By Nicholas Gallo, Staff Writer
Veterans and ROTC students visited Franklinville Elementary School to host a Veterans Day seminar for students this past Tuesday.
The event held in the school’s gymnasium on Tuesday included veterans speaking to Franklinville Elementary about their military service and current civilian life.
The Student Veteran Services Association came up with the idea of visiting the school. Alexander Thompson and Emily Knitter, both non-traditional veteran students, coordinated the event.
Knitter served in the military for 5 1/2 years as a sergeant and public affairs specialist, and she now works as president of SVA. She said she believed that the event went well and not only did the students have fun, but she did too.
Franklinville students learned how to properly salute and how to march in sync. Michael Rickicki, a sophomore, and Knitter led the charge by practicing.
After the marching session, everyone in the gymnasium went in front of the school with little American flags, which they placed in the ground.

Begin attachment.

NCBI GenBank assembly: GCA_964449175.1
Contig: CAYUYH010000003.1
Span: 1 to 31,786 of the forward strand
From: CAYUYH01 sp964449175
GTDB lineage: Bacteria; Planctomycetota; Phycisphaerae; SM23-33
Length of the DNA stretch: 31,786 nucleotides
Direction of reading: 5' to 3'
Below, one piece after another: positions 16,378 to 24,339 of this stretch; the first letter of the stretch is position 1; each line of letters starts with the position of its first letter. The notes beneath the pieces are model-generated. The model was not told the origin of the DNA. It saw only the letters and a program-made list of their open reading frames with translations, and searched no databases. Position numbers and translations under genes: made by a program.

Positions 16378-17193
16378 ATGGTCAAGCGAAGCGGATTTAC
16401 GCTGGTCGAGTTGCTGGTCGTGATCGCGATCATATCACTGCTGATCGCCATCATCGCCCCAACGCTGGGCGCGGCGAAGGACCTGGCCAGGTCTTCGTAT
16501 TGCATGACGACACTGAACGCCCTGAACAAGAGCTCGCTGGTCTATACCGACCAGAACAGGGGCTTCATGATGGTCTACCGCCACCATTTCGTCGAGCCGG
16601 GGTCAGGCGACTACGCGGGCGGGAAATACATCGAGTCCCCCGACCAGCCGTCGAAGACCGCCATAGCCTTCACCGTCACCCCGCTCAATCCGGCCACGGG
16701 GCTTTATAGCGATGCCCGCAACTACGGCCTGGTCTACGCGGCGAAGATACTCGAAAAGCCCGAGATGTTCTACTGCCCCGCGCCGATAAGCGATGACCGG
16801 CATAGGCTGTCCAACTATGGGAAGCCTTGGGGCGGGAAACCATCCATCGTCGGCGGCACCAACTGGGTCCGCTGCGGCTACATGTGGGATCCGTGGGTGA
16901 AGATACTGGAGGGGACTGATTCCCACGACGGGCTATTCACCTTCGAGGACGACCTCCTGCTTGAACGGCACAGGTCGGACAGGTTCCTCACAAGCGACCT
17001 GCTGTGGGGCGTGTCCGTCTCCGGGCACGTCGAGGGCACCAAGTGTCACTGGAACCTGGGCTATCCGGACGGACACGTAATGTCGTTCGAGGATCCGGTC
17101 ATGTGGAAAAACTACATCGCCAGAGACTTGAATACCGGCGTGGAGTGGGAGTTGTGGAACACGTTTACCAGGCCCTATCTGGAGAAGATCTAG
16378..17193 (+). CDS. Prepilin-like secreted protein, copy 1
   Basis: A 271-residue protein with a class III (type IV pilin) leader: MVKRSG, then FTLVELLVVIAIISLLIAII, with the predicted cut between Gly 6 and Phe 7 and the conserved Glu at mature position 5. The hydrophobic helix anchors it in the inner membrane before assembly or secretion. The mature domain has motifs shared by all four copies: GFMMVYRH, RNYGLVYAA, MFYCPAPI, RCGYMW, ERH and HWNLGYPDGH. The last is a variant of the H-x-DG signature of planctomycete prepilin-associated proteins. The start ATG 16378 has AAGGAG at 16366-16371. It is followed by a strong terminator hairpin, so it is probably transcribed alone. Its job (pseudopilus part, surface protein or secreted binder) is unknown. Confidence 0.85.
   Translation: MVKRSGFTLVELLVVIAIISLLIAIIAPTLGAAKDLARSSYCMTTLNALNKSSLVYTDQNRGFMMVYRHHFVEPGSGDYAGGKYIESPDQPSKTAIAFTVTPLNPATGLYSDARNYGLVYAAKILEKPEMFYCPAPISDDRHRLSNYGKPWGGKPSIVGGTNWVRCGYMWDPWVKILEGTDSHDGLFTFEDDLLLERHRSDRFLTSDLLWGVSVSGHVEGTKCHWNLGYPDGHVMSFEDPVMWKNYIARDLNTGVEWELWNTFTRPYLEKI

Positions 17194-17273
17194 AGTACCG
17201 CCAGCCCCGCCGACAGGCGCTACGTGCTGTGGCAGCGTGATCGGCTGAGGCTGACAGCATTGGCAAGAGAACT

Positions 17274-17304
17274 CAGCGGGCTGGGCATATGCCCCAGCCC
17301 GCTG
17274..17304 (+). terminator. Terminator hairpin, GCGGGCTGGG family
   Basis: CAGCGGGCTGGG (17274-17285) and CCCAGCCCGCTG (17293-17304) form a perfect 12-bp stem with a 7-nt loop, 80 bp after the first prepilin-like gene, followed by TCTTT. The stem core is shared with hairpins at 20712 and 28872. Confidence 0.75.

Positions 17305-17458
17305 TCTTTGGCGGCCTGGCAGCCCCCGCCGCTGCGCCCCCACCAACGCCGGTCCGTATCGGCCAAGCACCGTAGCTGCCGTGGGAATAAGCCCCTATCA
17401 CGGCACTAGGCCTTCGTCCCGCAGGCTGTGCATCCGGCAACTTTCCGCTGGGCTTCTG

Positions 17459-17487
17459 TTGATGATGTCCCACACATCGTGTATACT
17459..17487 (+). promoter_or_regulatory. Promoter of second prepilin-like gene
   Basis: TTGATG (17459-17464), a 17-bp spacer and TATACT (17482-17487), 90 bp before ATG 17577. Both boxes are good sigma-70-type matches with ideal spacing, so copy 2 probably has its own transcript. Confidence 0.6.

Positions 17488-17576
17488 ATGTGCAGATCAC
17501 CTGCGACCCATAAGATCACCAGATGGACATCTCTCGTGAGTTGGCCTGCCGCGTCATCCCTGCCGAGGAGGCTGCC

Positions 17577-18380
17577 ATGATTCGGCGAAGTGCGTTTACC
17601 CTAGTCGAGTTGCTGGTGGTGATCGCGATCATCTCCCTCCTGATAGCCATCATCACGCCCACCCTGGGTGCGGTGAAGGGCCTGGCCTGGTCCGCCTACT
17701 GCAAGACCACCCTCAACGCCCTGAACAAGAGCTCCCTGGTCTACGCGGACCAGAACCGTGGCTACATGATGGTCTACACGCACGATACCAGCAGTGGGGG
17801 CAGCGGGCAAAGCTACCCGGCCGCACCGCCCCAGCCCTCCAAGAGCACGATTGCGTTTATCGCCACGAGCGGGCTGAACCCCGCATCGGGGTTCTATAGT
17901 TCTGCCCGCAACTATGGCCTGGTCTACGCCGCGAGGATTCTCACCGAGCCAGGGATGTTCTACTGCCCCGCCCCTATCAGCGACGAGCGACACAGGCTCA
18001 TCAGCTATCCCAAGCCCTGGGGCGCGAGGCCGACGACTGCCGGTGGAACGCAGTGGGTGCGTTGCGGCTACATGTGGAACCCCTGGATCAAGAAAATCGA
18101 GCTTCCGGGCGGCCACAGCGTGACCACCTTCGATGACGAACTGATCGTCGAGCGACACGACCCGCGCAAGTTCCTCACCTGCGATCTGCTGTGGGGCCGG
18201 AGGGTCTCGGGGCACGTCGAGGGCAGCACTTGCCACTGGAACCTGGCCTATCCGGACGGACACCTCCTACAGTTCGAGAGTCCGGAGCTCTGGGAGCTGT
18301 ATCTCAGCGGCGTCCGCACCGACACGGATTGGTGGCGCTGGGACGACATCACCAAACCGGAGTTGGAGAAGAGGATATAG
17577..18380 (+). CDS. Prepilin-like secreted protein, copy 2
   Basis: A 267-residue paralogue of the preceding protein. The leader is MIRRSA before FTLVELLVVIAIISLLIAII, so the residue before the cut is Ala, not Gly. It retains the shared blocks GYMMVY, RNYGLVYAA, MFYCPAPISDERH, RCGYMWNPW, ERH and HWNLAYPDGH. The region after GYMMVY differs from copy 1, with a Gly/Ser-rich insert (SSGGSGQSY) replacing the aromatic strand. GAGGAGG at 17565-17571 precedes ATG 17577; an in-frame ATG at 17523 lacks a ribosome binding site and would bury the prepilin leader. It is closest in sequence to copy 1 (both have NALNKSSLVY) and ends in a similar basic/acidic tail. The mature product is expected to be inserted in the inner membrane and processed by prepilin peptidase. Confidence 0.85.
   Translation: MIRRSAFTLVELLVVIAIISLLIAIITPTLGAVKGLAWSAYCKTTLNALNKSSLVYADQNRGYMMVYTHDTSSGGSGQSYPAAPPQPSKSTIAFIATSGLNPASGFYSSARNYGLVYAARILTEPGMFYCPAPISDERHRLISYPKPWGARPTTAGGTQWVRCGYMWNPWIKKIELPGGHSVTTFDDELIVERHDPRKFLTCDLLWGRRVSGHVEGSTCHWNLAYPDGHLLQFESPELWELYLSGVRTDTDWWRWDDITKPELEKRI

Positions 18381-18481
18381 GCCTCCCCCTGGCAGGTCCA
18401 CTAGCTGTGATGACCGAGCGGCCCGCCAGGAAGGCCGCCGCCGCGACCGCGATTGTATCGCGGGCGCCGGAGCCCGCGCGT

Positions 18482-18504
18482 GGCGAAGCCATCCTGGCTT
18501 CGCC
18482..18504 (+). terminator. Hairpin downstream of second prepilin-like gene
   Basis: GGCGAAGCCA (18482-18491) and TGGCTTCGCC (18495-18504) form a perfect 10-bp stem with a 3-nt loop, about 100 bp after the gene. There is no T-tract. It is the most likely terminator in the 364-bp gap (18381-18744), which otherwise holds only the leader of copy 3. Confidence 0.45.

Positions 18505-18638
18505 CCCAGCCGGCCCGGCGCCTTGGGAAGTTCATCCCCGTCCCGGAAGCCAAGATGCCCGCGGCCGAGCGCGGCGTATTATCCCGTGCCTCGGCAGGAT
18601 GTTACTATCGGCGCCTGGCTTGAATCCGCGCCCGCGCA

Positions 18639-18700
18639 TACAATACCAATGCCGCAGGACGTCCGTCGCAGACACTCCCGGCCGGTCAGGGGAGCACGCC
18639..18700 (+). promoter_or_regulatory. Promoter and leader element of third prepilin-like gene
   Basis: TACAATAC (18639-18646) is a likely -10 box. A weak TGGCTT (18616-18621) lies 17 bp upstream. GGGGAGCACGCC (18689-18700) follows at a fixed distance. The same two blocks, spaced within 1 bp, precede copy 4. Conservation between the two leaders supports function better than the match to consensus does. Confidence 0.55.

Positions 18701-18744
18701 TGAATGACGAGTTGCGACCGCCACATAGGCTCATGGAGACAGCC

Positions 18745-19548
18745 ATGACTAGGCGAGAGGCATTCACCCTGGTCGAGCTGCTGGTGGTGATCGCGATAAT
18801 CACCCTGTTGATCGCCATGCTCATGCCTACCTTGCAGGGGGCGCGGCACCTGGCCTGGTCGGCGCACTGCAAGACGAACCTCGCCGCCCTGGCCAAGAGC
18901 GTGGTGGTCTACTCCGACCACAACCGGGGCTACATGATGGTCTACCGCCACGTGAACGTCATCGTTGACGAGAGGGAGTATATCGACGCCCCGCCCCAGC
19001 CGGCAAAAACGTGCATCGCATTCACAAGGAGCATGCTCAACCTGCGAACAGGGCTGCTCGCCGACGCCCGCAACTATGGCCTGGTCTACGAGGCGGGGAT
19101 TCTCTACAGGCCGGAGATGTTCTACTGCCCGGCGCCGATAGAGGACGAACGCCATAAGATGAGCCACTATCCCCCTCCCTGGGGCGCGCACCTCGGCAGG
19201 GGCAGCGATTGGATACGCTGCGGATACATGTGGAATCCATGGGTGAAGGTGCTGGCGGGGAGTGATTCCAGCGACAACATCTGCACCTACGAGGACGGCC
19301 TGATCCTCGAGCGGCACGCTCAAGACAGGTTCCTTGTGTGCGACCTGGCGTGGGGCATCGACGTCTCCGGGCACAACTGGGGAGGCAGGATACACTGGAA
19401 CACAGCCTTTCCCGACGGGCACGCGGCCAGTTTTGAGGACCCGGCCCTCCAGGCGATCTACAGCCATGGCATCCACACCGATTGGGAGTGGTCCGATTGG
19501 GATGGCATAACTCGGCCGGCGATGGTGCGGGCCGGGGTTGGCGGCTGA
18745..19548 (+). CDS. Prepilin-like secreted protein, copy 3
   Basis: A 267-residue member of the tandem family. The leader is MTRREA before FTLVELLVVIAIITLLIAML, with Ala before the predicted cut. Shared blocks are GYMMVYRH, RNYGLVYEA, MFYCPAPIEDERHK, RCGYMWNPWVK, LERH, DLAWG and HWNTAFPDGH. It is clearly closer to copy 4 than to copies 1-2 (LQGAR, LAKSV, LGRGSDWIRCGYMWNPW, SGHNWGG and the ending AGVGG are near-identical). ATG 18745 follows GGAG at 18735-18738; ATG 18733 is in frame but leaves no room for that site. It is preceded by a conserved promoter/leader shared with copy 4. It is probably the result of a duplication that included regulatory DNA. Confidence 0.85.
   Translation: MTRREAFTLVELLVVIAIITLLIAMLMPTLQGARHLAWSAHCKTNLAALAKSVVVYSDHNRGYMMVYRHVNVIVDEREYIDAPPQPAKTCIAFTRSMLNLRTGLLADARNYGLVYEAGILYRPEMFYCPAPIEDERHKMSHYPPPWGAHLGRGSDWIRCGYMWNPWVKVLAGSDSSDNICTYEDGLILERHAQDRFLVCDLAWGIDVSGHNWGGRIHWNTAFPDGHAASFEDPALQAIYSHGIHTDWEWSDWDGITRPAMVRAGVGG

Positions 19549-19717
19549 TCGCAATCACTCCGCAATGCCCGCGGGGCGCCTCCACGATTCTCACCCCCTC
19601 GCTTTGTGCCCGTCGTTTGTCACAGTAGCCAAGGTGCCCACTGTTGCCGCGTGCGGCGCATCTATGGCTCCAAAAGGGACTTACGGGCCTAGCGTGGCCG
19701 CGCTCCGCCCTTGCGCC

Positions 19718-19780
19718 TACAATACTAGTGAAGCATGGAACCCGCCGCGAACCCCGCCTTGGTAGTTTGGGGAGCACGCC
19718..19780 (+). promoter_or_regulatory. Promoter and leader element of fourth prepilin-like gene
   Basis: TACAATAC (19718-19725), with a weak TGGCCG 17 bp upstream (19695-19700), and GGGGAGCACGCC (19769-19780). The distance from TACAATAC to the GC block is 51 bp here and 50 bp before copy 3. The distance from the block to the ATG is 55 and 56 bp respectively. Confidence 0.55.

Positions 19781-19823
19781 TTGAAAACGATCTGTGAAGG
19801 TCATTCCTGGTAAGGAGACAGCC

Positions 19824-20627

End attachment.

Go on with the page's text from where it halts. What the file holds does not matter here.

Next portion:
Once everyone planted their flags, Francisco Morales, director of the Student Veteran Services, told the children to “present arms.” The ceremony included a moment of silence.
Thompson served in the army for seven years as a signal support system specialist. The equipment he dealt with needs to consistently work in order for the army to direct the movement of its troops.
Thompson, a freshman biochemistry major, called Franklinville’s Elementary principal, Jessica Schirrmacher-Smith, to organize the visit.
“I called the principal and asked her if she would be interested in having us putting on a presentation for a single class,” Thompson said. “After calls back and forth, the principal,called me back and said to me, ‘Why don’t you present for the whole school?’ that led to generating an itinerary for the presentation and finding people who could help.”
Thompson said the idea was to meet with 40 people. The program was presented for over 400 students. He hopes students have a better understanding on why the holiday is important and hopes they grasp the aspects of wanting to be in the military.
“Helping those kids understand what I did is one of my favorite things,” Thompson said. “I feel like children are learning about the military through video games or movies and not talking to veterans.”
Thompson said he is thankful the school had them present and also thanks the ROTC for helping them.
“I hope that when the kids go home, they tell their parents what happened at school and what they did,” said Knitter. “I hope the kids teach their parents how to march and how to salute properly.”
Knitter said being part of the event was fun, and amazing, and she hopes to continue to bring awareness to veterans on and off campus, especially on Veterans Day, which she believes is meant to pay respect for the ones who fought for her and that she is “paying it forward.”